Mink can also be quite terrestrial, and under certain conditions, can be found well away from water.  When deep powder snow covers the ground, mink will often leave defined waterways and hunt in fields and forests for rabbits, mice, and voles.  I have found mink tracks a mile from water.  Every few years I find mink tracks on my property in winter, yet the nearest water is more than a half mile from my home.  Over the years, I’ve taken a few mink in upland weasel boxes, too.

Mink visiting our home, mid summer.  (Photo Right)
Some of my favorite mink trapping locations are grassy stream banks, culverts, bridges, anywhere a feeder creek enters a larger stream or river, and any permanent open water areas in winter.  Think funnels.  The closer they naturally come to your set, the better!

Male mink from rock cubby, on drowner.    (Photo Left)
What do they eat?
The easy answer is anything the mink can overpower.  Carnivores and opportunists, they do have favorite foods at certain times of the year.  Mink love crayfish, frogs, fish, mice and voles, rabbits, birds, and certainly muskrats.  Trout congregating in a pool on a trout stream will be a hotspot.  Crayfish and creek chubs below a culvert, minnows congregating.  Frog migrations attract mink.  Nesting birds are targeted.  Winter muskrat huts will show mink tunneling, to hunt rats and gain under ice access.  My experiences tell me that buck mink tend to take larger prey more often than female mink do.

Mink and muskrat in body grip trap. (Photo Right)
Mink Predators?
Although mink are aggressive and have an “attitude” they are relatively small animals and must worry about predators.  Eagles, hawks, and owls all prey on mink. Last winter while loading gear after trapping muskrats on a frozen marsh, I mentioned to a trapping partner how I was surprised not to see any mink tracks.  Almost as if on cue, a Bald Eagle flew overhead with a mink in its talons.  We both laughed and said now we know why.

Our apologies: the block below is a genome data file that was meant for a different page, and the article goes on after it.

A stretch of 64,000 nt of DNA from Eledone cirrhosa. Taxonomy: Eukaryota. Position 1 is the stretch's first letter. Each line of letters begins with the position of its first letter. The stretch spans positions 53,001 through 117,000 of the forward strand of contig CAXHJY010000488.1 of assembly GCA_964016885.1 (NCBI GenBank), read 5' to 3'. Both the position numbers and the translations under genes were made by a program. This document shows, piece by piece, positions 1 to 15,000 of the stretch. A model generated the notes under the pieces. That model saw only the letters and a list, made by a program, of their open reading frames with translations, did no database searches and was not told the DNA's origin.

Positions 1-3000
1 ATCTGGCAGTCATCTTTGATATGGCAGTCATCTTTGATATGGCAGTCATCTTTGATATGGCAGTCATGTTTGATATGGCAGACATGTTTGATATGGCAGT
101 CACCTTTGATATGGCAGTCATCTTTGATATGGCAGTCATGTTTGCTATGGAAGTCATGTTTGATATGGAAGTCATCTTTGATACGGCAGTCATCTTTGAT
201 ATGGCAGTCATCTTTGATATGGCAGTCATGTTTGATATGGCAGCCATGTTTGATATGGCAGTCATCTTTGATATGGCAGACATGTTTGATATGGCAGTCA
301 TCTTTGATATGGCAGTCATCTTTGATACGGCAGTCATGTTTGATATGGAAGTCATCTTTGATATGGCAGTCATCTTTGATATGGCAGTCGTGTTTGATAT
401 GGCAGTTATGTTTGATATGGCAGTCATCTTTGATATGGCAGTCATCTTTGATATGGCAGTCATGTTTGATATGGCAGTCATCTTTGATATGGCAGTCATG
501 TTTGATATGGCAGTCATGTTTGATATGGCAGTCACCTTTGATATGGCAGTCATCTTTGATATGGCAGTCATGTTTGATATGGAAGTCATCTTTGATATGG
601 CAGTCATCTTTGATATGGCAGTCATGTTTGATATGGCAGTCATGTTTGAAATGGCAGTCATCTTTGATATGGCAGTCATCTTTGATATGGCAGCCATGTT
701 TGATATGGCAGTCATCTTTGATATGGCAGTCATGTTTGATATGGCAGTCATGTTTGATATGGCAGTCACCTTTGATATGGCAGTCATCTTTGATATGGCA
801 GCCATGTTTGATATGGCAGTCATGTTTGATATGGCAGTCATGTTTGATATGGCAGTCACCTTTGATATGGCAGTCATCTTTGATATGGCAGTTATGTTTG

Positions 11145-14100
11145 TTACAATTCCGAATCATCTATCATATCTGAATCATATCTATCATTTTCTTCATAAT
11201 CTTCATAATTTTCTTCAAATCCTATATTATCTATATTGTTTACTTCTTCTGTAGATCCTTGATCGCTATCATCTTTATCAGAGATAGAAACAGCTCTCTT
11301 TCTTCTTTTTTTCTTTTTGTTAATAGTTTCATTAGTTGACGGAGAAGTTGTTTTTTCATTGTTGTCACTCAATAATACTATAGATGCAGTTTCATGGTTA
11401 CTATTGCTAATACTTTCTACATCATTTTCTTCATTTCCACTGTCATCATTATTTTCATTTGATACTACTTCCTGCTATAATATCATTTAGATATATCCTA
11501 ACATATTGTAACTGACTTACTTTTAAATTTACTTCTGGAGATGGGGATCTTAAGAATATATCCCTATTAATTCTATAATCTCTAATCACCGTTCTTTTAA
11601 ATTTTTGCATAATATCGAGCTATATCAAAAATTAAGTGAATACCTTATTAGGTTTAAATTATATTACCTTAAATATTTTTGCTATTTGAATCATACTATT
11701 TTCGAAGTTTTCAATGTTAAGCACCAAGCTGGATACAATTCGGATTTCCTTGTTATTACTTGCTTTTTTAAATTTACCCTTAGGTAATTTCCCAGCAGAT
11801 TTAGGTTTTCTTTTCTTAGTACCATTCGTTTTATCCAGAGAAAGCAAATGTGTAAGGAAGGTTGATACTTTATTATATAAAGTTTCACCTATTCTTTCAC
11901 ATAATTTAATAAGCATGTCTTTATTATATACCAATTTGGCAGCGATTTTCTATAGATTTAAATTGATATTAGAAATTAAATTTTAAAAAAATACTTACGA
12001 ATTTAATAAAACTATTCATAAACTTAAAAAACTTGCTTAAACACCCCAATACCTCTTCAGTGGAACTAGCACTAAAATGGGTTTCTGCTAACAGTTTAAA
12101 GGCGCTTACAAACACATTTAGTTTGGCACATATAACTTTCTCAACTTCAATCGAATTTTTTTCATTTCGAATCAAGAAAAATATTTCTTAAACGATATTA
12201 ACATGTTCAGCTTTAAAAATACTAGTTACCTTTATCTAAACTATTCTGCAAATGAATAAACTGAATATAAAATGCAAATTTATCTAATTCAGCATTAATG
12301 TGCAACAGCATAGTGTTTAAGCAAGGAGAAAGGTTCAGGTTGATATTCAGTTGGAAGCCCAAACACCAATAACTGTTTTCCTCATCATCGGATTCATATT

Fox and Coyotes will take some, Bobcat and Fisher too.  Young mink will fall to large turtles in summertime, yet another furbearer in my area certainly takes more.  Otter kill mink, mainly because they are competition for the same foods.  Just as coyotes kill fox.  I’ve had mink caught in traps torn apart by otters, and found mink killed by otters on frozen marshes, without being eaten.
Yet with proper food sources and overhead cover, mink will not only survive, but can be found in abundance.  Another concern, polluted waters carrying contaminants can build up in mink over time, making them incapable of reproduction, or just outright killing them.  It’s probably a bigger concern than predation.  I’ve found metro area mink populations to be far higher now than in the 1970’s and 80’s.  Cleaner environment hopefully?

Where to scout for mink sign?
Tracks are more easily observed in snow.  Learn to recognize the size of mink tracks, and their track patterns.  Mink “in a hurry” will leave the two by two track pattern, as the back feet meet the front feet prior to the next bound.  Bounds can be two feet apart or more for a large buck, closer for females.  Individual footprints can vary from nickel to quarter sized.
Mink and coon tracks in snow  (Photo Left)
If a mink is investigating an object, it will slow down to a walk, or “lope.”  This is usually an angled line of four footprints.  Sometimes only three show up as the footprints can run together.  Mink have five toes on each foot, but sometimes only four toes can be distinguished in track patterns.  The best places to look for summertime scouting is when water levels drop, leaving a muddy shoreline along streams and lakes.  Look near hollow logs, on sand bars, under bridges and in culverts.
Mink tracks in mud, along stream  (Photo Right)
Mink droppings are small, one to three inches in length, pencil diameter, and usually pointed on both ends.  Contents of the droppings can vary, based on diet and time of year.  Crayfish claws, fish scales are often noted, but fur of various sorts is seen, especially in fall and winter.  Look for droppings on road culverts, docks, prominent rockpiles at the water’s edge.

Mink dropping on rock near culvert  (Photo Left) Although faint, mink trails can be discerned in grass along streams.  Often similar to otter “crossover” spots, predictable mink trails can be found leading to a culvert, field drain tile, around obstructions, or even underwater, where objects force a hunting mink under or around an obstruction (think protruding rocks, points, stumps, under logs).  Sometimes these are noticed by hard packed soil, or sand, on an otherwise mucky bottom.

Drowned mink caught in pocket set  (Photo Right)
Another type of sign to scout for, in winter, is holes in snow drifts and muskrat huts.  Used as access under the ice.  These are sometimes found with slide marks in the snow where mink come out from under the ice, roll in the snow to dry their fur, then continue activities above the ice.  Like otter slides, but much smaller.  At the entrances to holes in the ice, blood, scales, fish and frog parts may be left on the ice.